### Problem 155

Posted:

**Sat Mar 21, 2009 12:49 pm**Can anybody please confirm me if the values D(4) = 15 and D(5) = 35 are correct.

thanks in advance.

thanks in advance.

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Posted: **Sat Mar 21, 2009 12:49 pm**

Can anybody please confirm me if the values D(4) = 15 and D(5) = 35 are correct.

thanks in advance.

thanks in advance.

Posted: **Sat Mar 21, 2009 12:52 pm**

Yes, they are correct.

Posted: **Sat Mar 21, 2009 1:13 pm**

Thanks Tommy. I really cannot understand the problem with my algorithm. Is D(10) = 2491.

Posted: **Sat Mar 21, 2009 1:15 pm**

Unfortunately, it's wrong

Posted: **Sat Aug 20, 2011 9:01 pm**

I don't get it either...

Is it wrong to think, that the only new capacitor combinations are the ones from the previous, with max number of capacitors, + a series and a paralel with a new 60 microfahrad capacitor?

ex

if we have 2 2 capacitor combinations, then there will be 4 extra in the next, and 8 extra in the next and so on?

I cannot imagine how else a combination would be made, but then my D(5) = 31, and i don't see where the 4 extra comes from

Is it wrong to think, that the only new capacitor combinations are the ones from the previous, with max number of capacitors, + a series and a paralel with a new 60 microfahrad capacitor?

ex

if we have 2 2 capacitor combinations, then there will be 4 extra in the next, and 8 extra in the next and so on?

I cannot imagine how else a combination would be made, but then my D(5) = 31, and i don't see where the 4 extra comes from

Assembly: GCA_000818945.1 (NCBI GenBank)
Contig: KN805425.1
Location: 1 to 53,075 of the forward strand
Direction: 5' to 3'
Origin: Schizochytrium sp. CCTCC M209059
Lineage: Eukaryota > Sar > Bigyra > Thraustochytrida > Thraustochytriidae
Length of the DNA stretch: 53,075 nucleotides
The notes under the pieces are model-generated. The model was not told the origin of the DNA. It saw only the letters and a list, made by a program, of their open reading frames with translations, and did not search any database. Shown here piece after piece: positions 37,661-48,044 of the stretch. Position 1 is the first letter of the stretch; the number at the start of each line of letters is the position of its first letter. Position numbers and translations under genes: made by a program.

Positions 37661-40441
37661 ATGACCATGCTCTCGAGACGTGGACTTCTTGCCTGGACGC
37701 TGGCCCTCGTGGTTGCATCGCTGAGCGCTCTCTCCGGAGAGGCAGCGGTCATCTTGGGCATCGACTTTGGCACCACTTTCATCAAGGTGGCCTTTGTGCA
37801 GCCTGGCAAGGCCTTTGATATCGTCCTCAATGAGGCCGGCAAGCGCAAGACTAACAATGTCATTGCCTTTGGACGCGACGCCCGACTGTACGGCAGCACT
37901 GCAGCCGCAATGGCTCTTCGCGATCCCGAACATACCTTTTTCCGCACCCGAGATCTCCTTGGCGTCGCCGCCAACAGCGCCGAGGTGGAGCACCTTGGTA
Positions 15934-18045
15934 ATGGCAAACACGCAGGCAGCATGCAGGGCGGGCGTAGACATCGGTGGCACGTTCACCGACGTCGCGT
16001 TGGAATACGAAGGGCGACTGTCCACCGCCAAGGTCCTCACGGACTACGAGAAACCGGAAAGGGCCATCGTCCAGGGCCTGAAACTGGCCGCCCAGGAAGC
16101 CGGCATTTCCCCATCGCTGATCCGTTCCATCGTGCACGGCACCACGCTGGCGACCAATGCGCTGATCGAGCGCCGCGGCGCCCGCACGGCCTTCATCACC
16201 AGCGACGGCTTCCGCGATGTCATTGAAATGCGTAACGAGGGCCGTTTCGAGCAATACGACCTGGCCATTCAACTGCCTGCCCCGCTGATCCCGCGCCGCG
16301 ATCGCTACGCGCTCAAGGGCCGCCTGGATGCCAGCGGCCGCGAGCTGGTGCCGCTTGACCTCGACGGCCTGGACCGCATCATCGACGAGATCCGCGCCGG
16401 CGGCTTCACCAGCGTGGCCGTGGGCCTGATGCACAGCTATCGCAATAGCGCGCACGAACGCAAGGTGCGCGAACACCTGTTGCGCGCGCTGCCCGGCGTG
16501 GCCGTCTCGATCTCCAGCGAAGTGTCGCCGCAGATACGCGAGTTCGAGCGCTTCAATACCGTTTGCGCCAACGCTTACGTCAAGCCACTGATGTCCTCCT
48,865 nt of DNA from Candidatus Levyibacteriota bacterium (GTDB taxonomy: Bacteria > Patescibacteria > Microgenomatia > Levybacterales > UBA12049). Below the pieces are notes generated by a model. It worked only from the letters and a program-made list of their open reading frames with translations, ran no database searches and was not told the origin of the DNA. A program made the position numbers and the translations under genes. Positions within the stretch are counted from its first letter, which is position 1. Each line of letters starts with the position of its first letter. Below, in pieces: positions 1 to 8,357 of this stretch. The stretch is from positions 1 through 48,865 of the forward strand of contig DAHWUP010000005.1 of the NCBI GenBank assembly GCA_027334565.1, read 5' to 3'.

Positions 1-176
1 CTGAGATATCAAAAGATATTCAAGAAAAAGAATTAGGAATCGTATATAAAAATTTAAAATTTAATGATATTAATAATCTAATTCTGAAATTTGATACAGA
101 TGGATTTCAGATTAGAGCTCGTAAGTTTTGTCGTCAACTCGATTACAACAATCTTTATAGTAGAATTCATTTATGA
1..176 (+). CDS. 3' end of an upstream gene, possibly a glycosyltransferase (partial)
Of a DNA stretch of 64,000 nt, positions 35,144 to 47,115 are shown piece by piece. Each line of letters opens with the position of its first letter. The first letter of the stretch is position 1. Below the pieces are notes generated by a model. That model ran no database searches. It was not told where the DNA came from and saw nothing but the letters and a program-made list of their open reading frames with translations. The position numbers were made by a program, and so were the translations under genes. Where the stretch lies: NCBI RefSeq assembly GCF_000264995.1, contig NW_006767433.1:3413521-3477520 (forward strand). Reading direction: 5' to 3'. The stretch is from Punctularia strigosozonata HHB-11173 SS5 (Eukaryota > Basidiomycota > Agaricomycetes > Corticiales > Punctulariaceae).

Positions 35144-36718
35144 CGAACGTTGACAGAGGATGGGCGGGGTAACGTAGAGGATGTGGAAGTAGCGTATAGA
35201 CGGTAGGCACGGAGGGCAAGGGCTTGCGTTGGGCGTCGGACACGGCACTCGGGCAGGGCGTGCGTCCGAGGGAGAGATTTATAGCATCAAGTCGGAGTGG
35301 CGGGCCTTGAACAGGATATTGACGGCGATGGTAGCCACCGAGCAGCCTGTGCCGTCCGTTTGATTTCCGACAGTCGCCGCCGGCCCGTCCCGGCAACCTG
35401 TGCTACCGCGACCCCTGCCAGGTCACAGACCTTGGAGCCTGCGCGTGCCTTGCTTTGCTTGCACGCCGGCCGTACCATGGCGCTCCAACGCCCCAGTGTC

Posted: **Sat Aug 20, 2011 9:52 pm**

Hint: 5 = 1+4 = 2+3Schwein wrote:I cannot imagine how else a combination would be made, but then my D(5) = 31, and i don't see where the 4 extra comes from

Remember also that we only care about the different values - some values can be made in several completely different ways, so that is another reason why it won't be a simple doubling sequence.

Posted: **Sat Aug 20, 2011 10:56 pm**

I had the part covered, that some values might be equal(turned out none of them were, when i just added one in series, and one in paralel, for each combo), the only thing i don't understand, is why that does not give me all the different combinations makeable...

Posted: **Sat Aug 20, 2011 11:10 pm**

How about combining larger, 'composite' capacitors in series or parallel? (This is what hk meant above as well)Schwein wrote:the only thing i don't understand, is why that does not give me all the different combinations makeable...

Think about $1 = \frac1{1+1}+\frac1{1+1}$.

Posted: **Sat Aug 20, 2011 11:21 pm**

Ahhhhh, thank you were much the both of you, I see now where my logic fails ^^

Posted: **Sun Jan 12, 2014 3:45 pm**

It seems I can't get it right... I get the correct results for D(4) and D(5). Then D(6) = 76 and D(10) = 2147. Are these values correct?

Posted: **Sun Jan 12, 2014 6:44 pm**

No.Erf_Erf wrote:It seems I can't get it right... I get the correct results for D(4) and D(5). Then D(6) = 76 and D(10) = 2147. Are these values correct?